Q: Which fans seemed the most bizarre to you?
Koury: We tried our best to focus on fans and people that we had a strong personal connection with, or had engaging stories to tell. Since the film is not about obsessive fan-hood, it’s not something we had to wrestle with. However, just like any fan base, there is a lot of weird stuff out there. I think slash fiction (not featured in the film) is a truly bizarre element. You should google it.

Q: How big a fan of the Harry Potter saga are you, personally? Do you identify with the subjects of your film or are they fascinating from an aesthetic distance?
Koury: When I began making the film I was indeed a fan of the books. I’ve become less so over the years, probably due to over-saturation, but I would still consider myself a fan today. I think it helped when making the film because having been a fan myself, I could understand where many of the subjects were coming from. I wasn’t so much and outsider looking in, as I was a fellow fan and filmmaker looking for an engaging story. I’m certain that many different filmmakers would have shot and presented a film like this differently, but hopefully you can see my affection and respect for the characters when you watch We Are Wizards. If I didn’t have real admiration for what they were doing, it would have been a very different film.

Q: What would you say to someone sitting down to watch this film for the first time to get them ready for what they’re about to see? What cool or interesting things should they look out for specifically, or what winds up being the most talked-about part of the film in your experience?
Koury: I hope that people sit down to watch this film and are surprised by what they see. There have been many documentaries about fans done in the past, but this one is very different from my perspective. It’s more than just about Harry Potter, and it’s certainly more than about obsession. Sometimes the film will receive positive reviews from people who were clearly skeptics from the start. Sometimes they will even openly say, “I thought I would hate this film, but I thought it was great”. I love that. If you’re a fan of Harry Potter, or a part of the fan community, it’s fairly likely that you will enjoy We Are Wizards. However, when you can win over skeptics, that’s certainly nice too.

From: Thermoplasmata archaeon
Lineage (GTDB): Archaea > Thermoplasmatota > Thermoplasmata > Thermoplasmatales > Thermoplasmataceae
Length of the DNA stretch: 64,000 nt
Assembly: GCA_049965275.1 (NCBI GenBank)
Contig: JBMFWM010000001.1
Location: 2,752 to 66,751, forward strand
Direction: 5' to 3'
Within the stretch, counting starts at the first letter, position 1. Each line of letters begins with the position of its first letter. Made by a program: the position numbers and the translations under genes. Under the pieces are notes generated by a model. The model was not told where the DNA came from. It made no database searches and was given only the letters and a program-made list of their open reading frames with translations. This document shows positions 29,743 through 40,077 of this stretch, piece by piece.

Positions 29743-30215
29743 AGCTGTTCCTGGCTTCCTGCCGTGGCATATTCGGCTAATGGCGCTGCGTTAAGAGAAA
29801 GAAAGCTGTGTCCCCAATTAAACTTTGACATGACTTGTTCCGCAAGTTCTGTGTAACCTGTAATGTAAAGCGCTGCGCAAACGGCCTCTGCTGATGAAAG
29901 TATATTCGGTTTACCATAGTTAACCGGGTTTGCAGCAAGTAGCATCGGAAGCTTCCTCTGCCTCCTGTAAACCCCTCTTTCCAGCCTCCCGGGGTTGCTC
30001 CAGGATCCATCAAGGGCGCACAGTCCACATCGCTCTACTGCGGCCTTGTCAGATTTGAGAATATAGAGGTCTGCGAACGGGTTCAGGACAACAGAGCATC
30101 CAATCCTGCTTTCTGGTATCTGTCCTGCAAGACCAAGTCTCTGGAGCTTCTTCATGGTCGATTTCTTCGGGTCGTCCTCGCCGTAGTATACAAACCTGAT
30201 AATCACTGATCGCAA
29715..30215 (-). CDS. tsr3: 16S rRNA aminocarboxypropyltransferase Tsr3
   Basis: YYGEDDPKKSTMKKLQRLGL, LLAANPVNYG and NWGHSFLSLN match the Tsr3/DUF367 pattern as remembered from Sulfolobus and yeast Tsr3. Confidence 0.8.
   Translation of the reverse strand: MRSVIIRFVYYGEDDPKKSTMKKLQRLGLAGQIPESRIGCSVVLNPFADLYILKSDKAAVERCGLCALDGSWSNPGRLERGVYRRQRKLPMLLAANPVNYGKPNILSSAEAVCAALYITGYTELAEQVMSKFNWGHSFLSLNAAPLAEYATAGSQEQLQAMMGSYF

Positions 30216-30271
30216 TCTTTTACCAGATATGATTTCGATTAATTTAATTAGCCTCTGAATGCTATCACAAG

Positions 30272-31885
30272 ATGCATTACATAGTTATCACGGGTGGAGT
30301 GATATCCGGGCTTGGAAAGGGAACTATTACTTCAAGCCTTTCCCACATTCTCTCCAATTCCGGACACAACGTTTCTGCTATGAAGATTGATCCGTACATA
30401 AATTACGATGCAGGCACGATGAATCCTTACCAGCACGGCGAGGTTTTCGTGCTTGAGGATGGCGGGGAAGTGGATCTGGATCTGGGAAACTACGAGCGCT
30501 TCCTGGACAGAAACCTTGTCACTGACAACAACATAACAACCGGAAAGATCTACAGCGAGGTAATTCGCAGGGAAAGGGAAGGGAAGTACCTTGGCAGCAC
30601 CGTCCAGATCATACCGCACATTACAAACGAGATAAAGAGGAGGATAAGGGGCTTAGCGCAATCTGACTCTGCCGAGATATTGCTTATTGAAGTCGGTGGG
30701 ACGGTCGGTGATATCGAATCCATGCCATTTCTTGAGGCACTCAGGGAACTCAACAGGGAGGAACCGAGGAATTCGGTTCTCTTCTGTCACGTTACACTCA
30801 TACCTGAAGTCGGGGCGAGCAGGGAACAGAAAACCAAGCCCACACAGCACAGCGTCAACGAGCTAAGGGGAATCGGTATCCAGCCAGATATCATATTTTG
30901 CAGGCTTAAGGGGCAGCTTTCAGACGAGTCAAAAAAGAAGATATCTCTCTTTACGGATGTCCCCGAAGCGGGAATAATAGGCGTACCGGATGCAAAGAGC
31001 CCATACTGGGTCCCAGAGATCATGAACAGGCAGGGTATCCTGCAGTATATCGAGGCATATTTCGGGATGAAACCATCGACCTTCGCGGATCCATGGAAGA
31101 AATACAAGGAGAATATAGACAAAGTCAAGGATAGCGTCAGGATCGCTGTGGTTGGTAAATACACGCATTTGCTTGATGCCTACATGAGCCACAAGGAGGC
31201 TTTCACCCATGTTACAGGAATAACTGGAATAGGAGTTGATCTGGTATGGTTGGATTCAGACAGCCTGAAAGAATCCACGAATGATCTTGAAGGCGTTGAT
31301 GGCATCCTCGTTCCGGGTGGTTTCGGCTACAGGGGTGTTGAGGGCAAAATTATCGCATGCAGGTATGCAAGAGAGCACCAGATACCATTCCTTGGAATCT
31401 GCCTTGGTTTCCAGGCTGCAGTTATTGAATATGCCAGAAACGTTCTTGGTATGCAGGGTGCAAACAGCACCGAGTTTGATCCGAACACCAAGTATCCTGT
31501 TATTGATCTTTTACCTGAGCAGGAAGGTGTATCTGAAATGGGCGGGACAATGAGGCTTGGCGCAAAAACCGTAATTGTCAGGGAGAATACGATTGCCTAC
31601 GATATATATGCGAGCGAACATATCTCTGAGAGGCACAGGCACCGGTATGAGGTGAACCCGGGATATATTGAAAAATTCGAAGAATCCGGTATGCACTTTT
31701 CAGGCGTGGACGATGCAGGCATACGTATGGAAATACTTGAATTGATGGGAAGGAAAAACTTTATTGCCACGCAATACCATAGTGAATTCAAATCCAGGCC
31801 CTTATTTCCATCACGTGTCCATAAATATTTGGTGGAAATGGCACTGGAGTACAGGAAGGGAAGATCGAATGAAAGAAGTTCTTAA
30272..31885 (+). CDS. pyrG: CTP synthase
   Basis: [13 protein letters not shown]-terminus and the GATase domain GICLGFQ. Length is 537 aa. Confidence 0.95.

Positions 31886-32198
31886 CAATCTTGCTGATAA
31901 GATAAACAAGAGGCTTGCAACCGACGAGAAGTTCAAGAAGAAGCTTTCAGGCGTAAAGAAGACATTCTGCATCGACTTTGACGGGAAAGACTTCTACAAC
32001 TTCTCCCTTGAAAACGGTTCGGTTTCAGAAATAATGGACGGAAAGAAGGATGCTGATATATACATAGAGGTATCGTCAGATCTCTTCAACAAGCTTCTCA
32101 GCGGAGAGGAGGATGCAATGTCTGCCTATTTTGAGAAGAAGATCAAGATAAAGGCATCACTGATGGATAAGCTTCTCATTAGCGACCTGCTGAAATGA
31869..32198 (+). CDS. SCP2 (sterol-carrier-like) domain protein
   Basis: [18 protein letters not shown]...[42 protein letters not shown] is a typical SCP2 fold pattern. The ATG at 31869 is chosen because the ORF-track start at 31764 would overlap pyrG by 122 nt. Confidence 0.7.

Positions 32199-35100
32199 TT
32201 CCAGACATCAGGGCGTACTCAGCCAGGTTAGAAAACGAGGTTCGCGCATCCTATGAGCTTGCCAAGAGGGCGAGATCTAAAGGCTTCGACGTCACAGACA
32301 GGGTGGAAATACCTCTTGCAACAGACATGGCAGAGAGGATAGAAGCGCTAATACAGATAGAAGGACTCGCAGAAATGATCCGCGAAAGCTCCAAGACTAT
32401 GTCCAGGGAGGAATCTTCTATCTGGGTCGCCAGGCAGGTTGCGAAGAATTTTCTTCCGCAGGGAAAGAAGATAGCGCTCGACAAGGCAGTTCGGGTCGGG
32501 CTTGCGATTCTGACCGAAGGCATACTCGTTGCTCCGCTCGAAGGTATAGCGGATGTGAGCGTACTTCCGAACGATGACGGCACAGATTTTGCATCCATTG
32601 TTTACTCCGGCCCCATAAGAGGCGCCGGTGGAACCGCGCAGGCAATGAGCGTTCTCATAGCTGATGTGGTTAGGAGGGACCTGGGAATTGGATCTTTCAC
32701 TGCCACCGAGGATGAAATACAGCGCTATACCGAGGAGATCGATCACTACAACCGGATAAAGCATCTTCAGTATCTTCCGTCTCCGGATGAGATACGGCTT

I would just say, sit down with an open mind. The film might not be what you’re expecting.

Q: What would you say is the overall message an audience should take away from the film?
Koury: The film is essentially about being creative and inspired. Go make music, write stories, make films and other creative work. We Are Wizards is the story of people who are inspired to create, and then take that creativity to the next level. J.K. Rowling provides a platform for many of these people, but if it was only about her work and stories, We Are Wizards and a fan community this rich and diverse wouldn’t exist.

The opinions expressed are solely those of the author and do not necessarily reflect the views of Comcast.